The Oxford English Dictionary announced Tuesday that it has chosen “post-truth” as its international word of the year, a statement on the current political climate. According to the Oxford, “post-truth” is an adjective defined as “relating to or denoting circumstances in which objective facts are less influential in shaping public opinion than appeals to emotion and personal belief.”
In an article for its website about the selection of “post-truth” as word of the year, Oxford writes,
The concept of post-truth has been in existence for the past decade, but Oxford Dictionaries has seen a spike in frequency this year in the context of the EU referendum in the United Kingdom and the presidential election in the United States. It has also become associated with a particular noun, in the phrase post-truth politics.
It beat out other words like;
- alt-right: (in the US) an ideological grouping associated with extreme conservative or reactionary viewpoints, characterized by a rejection of mainstream politics and by the use of online media to disseminate deliberately controversial content.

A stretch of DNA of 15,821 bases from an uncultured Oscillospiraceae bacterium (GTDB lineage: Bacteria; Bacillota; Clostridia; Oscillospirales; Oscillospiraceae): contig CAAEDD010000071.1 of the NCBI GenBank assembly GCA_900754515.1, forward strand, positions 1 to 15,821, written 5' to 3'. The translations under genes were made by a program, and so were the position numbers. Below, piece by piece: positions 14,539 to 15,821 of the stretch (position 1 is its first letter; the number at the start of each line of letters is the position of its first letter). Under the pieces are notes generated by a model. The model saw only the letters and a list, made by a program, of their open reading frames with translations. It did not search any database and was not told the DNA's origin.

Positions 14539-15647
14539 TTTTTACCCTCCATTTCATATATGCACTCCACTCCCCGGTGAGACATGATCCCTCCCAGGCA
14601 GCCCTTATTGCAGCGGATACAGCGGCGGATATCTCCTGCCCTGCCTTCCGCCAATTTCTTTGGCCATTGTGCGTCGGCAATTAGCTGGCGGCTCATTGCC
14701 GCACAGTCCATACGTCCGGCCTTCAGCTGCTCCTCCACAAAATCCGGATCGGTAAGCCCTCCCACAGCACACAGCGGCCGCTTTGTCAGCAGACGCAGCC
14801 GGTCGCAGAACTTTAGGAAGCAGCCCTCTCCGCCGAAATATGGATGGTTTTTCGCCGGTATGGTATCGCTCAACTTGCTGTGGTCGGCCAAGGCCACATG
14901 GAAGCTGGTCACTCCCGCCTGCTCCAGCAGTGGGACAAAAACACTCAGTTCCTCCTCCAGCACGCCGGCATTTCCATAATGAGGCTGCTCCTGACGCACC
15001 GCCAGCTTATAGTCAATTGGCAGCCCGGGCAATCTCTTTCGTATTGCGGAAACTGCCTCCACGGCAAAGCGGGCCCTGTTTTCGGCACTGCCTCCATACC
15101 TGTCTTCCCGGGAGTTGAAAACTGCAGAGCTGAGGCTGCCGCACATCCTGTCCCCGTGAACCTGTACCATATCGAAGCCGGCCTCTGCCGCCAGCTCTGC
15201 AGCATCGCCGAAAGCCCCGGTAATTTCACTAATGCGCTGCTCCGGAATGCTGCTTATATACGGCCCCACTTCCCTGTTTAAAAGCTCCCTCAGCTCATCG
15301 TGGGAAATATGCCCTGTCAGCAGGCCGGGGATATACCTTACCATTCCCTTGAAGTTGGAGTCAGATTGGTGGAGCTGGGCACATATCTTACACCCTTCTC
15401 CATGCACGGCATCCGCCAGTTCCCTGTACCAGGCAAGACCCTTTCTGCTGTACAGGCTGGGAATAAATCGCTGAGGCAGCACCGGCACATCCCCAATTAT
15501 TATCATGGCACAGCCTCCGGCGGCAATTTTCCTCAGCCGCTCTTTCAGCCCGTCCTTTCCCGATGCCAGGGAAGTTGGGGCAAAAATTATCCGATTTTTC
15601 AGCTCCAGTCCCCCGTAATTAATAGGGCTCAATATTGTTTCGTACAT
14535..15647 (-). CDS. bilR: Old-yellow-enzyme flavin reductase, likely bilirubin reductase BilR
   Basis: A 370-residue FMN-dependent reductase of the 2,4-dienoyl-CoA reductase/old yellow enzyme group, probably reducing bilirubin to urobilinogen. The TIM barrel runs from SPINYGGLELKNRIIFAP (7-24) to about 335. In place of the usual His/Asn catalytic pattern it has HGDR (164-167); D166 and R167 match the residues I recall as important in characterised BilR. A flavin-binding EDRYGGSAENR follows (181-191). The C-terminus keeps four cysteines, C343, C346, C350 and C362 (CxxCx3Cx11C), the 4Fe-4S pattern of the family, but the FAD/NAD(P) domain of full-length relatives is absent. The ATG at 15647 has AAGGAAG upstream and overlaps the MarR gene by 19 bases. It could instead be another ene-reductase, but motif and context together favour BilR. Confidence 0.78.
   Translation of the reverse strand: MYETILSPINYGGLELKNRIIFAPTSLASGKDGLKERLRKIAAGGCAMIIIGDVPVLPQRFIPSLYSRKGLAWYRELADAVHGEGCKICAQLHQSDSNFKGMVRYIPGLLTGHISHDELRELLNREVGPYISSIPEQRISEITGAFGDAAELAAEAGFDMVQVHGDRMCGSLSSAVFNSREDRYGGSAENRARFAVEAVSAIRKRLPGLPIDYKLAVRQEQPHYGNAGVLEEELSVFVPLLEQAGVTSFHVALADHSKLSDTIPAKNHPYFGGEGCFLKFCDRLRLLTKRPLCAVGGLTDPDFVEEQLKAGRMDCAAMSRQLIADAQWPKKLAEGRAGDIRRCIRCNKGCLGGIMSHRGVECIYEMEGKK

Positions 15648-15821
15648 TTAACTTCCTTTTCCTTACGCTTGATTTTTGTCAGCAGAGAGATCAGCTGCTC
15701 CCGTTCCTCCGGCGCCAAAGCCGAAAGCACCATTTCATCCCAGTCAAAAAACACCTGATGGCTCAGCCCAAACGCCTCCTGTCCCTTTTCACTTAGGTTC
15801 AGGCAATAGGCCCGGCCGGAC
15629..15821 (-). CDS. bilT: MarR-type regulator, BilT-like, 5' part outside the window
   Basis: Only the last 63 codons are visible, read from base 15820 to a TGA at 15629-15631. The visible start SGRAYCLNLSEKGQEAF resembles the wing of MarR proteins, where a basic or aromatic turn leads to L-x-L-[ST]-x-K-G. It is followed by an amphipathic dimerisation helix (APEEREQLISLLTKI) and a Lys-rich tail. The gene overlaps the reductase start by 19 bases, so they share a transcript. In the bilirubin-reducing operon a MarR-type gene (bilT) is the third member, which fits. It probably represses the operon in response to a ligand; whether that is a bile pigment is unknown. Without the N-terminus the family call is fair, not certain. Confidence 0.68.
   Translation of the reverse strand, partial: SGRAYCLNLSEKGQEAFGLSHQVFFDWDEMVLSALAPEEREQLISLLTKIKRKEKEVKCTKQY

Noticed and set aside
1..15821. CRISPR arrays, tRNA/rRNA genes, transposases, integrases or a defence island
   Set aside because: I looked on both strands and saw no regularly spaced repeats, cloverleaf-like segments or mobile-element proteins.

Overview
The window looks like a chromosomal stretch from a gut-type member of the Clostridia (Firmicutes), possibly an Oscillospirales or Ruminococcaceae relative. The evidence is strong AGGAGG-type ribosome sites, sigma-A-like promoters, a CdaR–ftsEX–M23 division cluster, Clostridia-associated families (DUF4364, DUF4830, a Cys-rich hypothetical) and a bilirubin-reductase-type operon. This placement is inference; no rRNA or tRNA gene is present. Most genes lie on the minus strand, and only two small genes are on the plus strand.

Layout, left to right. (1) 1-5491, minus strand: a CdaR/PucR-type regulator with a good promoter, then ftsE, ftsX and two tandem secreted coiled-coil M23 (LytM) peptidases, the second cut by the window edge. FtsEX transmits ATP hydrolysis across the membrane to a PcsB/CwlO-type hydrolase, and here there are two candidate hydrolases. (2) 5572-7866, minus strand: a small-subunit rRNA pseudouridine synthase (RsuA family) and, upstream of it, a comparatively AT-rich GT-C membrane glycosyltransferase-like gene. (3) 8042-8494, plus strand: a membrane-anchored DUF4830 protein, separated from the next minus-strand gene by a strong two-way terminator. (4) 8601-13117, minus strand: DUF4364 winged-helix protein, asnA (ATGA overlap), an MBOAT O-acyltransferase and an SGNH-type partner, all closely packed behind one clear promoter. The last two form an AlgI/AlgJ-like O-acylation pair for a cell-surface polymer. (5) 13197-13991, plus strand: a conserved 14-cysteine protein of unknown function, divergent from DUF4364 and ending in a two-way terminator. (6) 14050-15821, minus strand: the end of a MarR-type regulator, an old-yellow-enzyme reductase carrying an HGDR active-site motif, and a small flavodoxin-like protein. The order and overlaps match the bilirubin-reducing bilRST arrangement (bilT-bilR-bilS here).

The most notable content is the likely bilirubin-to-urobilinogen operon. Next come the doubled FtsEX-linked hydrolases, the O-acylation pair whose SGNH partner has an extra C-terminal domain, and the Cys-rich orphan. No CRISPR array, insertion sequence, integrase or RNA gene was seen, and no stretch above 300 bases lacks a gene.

- glass cliff: Used with reference to a situation in which a woman or member of a minority group ascends to a leadership position in challenging circumstances where the risk of failure is high.
- hygge: A quality of cosiness and comfortable conviviality that engenders a feeling of contentment or well-being (regarded as a defining characteristic of Danish culture.
- chatbot: A computer program designed to simulate conversation with human users, especially over the Internet.
- adulting: The practice of behaving in a way characteristic of a responsible adult, especially the accomplishment of mundane but necessary tasks.
- Brexiteer: A person who is in favour of the United Kingdom withdrawing from the European Union.
- woke: Alert to injustice in society, especially racism.
- coulrophobia: Extreme or irrational fear of clowns.
- Latinx: A person of Latin American origin or descent (used as a gender-neutral or non-binary alternative to Latino or Latina.